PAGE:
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The phrase "plug and play" commonly refers to different types of electronic hardware that can be plugged in and used, typically without any other intervening steps. Some plug and play computer hardware can be connected at any time, whether the computer is on or off. This type of hardware is then automatically discovered and installed, often without requiring any further actions from the user, such as installing software or downloading drivers. The same term is also used in many other industries to refer to components that are easily installed into a system, such as televisions that include special hardware that is capable of descrambling digital cable signals. In another context, all-in-one systems that contain game software and hardware in a single unit are sometimes called plug and play video games.
Plug and play is a concept that has a long history in the computing industry. The term initially referred to expansion cards and other peripherals that could be installed without any manual configuration. At that time expansion cards typically had dual in-line package (DIP) switches that needed to be set manually before a device could work properly. Beginning in the 1980s, some computer manufacturers started to use hardware that allowed components to be simply plugged in and used. These systems used a type of automatic configuration that was capable of determining memory addresses and other settings, which is a feature that most modern computers now share.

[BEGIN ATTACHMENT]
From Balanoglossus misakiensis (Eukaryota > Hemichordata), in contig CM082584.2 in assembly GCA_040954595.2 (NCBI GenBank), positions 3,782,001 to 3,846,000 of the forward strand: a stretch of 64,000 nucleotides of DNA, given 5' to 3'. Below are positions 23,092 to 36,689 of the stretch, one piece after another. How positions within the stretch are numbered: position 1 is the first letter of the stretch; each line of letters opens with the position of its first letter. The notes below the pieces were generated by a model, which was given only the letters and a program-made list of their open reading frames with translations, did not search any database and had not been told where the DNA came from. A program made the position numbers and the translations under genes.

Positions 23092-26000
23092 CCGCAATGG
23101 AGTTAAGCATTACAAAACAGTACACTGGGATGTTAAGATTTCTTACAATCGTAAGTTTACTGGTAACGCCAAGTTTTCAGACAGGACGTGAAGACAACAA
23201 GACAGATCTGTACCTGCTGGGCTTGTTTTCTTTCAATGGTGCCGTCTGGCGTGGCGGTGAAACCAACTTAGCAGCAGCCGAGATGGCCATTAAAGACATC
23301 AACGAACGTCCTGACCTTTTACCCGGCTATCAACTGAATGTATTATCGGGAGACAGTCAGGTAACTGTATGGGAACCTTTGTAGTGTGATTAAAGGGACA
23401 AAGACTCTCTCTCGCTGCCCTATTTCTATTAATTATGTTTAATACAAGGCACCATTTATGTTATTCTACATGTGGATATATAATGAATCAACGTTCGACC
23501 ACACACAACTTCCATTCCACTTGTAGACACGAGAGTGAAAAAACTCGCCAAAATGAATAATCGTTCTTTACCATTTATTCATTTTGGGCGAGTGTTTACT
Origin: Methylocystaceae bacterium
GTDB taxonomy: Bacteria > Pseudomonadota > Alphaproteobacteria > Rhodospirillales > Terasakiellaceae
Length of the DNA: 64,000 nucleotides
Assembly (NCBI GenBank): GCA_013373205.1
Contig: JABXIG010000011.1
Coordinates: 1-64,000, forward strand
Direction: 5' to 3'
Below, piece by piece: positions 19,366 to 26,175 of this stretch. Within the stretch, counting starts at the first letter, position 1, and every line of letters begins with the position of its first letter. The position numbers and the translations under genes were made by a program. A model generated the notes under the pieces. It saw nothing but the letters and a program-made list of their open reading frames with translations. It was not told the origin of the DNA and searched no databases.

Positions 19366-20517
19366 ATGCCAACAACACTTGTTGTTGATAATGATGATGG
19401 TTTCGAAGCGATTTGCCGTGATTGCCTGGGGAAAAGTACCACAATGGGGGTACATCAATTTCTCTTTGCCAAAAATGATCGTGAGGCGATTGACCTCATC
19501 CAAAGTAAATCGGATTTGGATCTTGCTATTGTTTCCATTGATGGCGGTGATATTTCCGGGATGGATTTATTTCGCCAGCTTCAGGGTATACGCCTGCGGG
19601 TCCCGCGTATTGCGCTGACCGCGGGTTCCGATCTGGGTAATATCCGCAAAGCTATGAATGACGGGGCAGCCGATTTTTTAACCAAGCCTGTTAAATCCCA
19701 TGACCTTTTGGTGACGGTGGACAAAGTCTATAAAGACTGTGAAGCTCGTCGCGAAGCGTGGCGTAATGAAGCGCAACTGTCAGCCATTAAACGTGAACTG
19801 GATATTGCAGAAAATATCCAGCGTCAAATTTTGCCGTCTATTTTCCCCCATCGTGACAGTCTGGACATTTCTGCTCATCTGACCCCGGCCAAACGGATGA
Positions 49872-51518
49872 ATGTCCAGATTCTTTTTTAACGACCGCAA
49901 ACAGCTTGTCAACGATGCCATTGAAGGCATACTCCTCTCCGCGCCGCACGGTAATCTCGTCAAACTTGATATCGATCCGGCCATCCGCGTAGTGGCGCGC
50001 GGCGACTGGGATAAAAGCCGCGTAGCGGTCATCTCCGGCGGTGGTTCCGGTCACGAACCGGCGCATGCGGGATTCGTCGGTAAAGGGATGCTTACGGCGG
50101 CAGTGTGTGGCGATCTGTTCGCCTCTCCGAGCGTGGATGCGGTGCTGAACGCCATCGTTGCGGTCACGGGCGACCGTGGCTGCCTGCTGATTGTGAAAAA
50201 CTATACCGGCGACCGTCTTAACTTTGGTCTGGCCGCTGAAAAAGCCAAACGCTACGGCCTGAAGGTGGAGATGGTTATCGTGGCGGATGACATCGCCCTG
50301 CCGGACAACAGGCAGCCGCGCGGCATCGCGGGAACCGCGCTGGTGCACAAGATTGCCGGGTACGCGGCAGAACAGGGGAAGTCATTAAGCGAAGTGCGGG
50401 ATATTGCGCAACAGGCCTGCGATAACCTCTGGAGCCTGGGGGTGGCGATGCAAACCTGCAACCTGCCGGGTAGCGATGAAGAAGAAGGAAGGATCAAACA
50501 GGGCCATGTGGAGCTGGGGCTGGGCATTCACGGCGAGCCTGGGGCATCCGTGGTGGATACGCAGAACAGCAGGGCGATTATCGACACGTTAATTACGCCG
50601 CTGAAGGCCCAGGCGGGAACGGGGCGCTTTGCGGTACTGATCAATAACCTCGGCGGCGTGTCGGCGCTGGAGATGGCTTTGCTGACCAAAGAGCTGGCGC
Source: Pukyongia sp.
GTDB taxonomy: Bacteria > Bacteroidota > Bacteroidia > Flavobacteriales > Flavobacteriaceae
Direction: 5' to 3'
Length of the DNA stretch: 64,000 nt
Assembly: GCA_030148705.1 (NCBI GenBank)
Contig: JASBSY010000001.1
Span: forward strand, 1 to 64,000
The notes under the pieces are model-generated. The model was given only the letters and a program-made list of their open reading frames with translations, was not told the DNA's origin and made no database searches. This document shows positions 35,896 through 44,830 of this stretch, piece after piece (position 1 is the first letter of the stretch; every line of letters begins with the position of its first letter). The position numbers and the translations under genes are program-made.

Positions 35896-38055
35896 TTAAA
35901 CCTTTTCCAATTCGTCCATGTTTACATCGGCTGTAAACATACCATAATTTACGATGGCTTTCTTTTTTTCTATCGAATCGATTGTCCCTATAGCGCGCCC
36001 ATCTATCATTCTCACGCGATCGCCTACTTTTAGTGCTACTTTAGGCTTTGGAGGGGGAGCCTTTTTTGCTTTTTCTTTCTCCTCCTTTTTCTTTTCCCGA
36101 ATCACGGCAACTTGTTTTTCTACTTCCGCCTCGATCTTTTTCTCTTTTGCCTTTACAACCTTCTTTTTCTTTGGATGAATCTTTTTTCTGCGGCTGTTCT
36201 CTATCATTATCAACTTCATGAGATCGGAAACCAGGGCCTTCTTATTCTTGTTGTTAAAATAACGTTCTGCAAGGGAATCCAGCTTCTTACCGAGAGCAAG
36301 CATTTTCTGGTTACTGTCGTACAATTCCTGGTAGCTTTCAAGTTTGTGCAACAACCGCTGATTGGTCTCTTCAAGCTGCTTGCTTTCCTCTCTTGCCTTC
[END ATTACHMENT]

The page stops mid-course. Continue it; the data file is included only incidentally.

Many other computer peripherals are also referred to as having plug and play capability, which is sometimes used interchangeably with the term "hot plugging." These components can be plugged in at any time, even if the computer is already running. If the device is compatible, the operating system (OS) will recognize it and install it if a driver is available. The only interaction that the user is required to perform is to provide a driver if the OS cannot find one.
Other industries also use the term plug and play to describe equipment that has similar characteristics. Many cable companies offer compatibility with a common descrambling technology that can be found in certain televisions and devices such as digital video disc (DVD) players. Since these devices can be plugged into the system without any modifications, they are often said to be plug and play.
All-in-one video game devices are sometimes also referred to by this term. These devices typically use hardware and software from earlier video game generations, since the older technology can be relatively inexpensive to reproduce. The hardware and software is combined together in a single unit that also includes a controller, which can be plugged into a television and played without any additional equipment.
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